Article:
If you have been single for any number of years, you have inevitably been faced with the dreaded “match-up” by well-meaning friends and family members (or perhaps even asked for it out of desperation).
It always starts with that knowing twinkle in their eye, followed with, “I know this really great guy/girl …”
And your response usually falls somewhere along this spectrum –
- Wild euphoria – “This could finally be the one!”
- Bridled eagerness – “Set me up on a date!”
- Hopefulness mixed with wary possibility – “Let’s not get too excited, but – maybe??”
- Polite chuckle and inquiry – “Oh really? Who is he?”
- Nervous laughter and slight anxiety – “Oh great … who is it this time?”
- Inward panic mounting to terror – “Get me out of here before they commit me to Mr. Collins for the rest of my life!”
Usually such match-ups fizzle before they even have a chance to materialize, but sometimes – sometimes you do see them on Facebook or meet them – or even give it a shot and go on a date with them.
And sometimes when that happens, you walk away shaking your head, and wondering about that dear friend or family member – “Do they even know me?? How could they possibly have thought we’d be a good match?!”
Poor friends. They’re not the ones to blame. They really do know you quite well, and the fact that they even took the time to think of you with someone else shows their care for you (unless they’re like Emma Woodhouse of Jane Austen fame and think that you’re just a pawn in their matchmaking game, which – if that’s the case – you should regret calling them a friend!).
No. The problem – with all matchmaking, really – is that two people often seem quite well-suited for each other on paper. They might have all the characteristics someone says they’re looking for in a spouse.
But there’s no way to predict, fabricate or measure chemistry.
I might be able to “make” a marriage work to any godly candidate who steps up to the plate and is also committed, but I can’t “make” chemistry happen with just anyone [and if you’re doubtful about chemistry in the first place, read my thoughts about it in this post]. And no one can predict if that will happen with someone ahead of time.
Some things people should already know about me – like the fact that I probably wouldn’t be into someone who hates theater and kids. But just because someone does like theater or teaching or working with kids doesn’t mean we’ll automatically have chemistry. It might. But it might not. You just have to test the waters to see.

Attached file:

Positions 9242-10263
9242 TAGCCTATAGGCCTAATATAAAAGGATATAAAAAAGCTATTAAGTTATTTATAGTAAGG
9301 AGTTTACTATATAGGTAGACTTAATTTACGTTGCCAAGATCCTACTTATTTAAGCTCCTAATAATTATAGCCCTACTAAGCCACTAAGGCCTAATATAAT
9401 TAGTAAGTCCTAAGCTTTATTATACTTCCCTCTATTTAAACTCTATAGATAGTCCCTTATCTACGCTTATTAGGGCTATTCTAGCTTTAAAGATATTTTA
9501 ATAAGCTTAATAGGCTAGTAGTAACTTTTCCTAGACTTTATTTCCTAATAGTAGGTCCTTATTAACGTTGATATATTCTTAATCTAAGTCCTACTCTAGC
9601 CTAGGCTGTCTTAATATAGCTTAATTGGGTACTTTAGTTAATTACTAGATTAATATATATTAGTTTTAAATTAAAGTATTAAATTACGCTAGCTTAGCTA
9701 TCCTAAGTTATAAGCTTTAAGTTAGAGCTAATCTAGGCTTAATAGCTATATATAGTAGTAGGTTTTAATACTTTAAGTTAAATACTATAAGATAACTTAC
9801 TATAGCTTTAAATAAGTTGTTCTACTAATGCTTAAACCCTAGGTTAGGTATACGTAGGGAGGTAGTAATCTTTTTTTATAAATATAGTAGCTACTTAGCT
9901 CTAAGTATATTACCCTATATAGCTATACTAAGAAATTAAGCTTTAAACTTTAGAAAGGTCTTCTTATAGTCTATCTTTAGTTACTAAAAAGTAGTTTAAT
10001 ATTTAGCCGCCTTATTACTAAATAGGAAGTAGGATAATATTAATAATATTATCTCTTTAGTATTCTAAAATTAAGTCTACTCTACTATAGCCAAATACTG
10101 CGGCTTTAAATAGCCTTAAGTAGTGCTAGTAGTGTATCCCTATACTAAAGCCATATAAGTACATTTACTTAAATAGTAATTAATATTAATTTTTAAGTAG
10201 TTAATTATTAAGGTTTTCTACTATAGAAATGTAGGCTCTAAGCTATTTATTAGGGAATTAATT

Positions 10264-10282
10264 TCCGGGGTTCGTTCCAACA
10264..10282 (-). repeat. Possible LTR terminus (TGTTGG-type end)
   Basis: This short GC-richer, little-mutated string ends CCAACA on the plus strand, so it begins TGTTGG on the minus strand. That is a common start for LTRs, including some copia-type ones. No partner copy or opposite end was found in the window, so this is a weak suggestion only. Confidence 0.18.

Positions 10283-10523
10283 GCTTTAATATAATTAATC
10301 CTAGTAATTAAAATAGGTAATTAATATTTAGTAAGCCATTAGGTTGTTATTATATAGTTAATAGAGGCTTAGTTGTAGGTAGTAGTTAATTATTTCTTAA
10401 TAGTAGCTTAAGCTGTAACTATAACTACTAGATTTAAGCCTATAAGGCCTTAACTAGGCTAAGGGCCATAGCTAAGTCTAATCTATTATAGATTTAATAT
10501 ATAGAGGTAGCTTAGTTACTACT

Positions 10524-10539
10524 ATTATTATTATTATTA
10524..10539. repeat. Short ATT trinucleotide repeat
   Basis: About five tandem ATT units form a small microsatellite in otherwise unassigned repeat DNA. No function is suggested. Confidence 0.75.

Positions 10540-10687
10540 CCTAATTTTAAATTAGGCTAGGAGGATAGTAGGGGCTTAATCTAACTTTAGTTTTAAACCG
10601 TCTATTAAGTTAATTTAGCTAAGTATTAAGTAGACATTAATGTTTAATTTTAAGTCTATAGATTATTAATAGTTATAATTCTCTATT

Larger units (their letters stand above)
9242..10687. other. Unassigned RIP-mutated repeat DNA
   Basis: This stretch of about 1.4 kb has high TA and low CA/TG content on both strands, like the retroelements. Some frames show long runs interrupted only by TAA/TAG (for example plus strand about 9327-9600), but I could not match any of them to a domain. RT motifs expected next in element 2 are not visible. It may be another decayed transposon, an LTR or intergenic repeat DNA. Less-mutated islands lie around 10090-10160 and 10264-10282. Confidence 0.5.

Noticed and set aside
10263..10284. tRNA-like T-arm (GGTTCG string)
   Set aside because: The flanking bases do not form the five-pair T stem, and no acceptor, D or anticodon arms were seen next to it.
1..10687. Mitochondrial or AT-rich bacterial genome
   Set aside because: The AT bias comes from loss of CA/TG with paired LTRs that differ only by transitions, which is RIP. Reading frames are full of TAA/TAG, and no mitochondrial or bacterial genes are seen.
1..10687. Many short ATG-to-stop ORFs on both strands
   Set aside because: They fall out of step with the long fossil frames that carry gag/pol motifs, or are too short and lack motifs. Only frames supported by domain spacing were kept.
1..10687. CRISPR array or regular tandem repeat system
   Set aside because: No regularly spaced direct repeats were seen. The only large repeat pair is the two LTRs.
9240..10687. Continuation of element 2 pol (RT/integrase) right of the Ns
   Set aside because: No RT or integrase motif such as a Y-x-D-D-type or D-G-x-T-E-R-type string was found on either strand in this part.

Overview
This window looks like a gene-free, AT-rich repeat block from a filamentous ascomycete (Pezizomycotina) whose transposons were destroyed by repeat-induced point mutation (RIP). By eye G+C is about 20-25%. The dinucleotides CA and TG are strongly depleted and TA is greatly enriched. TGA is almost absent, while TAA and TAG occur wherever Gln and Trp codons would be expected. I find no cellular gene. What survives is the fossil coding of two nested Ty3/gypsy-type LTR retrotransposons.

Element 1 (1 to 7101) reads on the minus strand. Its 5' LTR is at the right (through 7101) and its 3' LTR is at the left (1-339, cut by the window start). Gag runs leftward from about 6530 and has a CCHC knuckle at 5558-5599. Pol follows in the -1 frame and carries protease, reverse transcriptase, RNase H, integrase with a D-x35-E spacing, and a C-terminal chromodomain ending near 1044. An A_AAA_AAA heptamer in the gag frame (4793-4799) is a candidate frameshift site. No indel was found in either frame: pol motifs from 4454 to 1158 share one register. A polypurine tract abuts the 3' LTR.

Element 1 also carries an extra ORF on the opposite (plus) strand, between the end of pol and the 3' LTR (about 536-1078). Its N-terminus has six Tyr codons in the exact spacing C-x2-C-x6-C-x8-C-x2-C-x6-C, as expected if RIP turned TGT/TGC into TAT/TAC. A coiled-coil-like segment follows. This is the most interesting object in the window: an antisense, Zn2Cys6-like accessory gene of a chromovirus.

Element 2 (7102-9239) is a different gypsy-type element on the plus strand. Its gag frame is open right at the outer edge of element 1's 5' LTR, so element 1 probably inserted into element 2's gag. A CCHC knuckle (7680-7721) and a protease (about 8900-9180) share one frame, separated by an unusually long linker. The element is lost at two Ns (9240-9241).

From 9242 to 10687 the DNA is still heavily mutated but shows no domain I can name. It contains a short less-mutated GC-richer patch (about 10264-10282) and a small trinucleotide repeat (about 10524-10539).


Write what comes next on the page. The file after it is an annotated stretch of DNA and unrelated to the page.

So what does one do when someone says, “I have the perfect match for you?” My response is probably far from perfect, but I’m learning …
Learning to always hear someone out and not just scoff at their idea derisively.
Learning to give everyone at least one chance (unless they’re a murderer or something equally as scary).
Learning to not be afraid of just one date with a person as if that date seals my destiny with them.
Learning to trust my intuition, but not expecting others to know what it is themselves.
Learning to trust God above all else with my heart – knowing He often does use others to bring people together. But also trusting Him when things don’t work out and it’s one more match-up that didn’t go anywhere.
Learning to not pin all my hopes on set-ups from other people or the opposite – on people I’m not set up with – but instead learning to pin my hopes on the true Lover of my soul.
Learning that I like to usually be the one to get to know a person and make my own judgment first before letting others match us up –
But also learning that friends and family are often useful in that nudge to get together!
It’s not a sin to give a match a try. Neither is it a sin to say, “No, thank you, he’s not my type” and just be honest.
But whatever you do, don’t just scream and run the other way when someone brings you a match [I used to do that – almost literally – didn’t go so well …]. They probably won’t be the love of your life. But you never know.
Trust God for the details, don’t let anxiety overtake your mind, and also trust your instincts. Don’t think you have to be with someone just because someone else thinks you’re good together. They might be a really nice person, but if you don’t feel attracted to them, body or soul, don’t pressure yourself into “sticking with it.” That’s a horrible way to treat a person.
God works in mysterious ways to bring people together. Sometimes it’s through mutual friends, sometimes it’s not. We just have to learn to be open, pray through all the stages (including the awkward initial meetings), and trust that God’s plan will work out for our best.
And in any case, your friend deserves a hug for at least trying.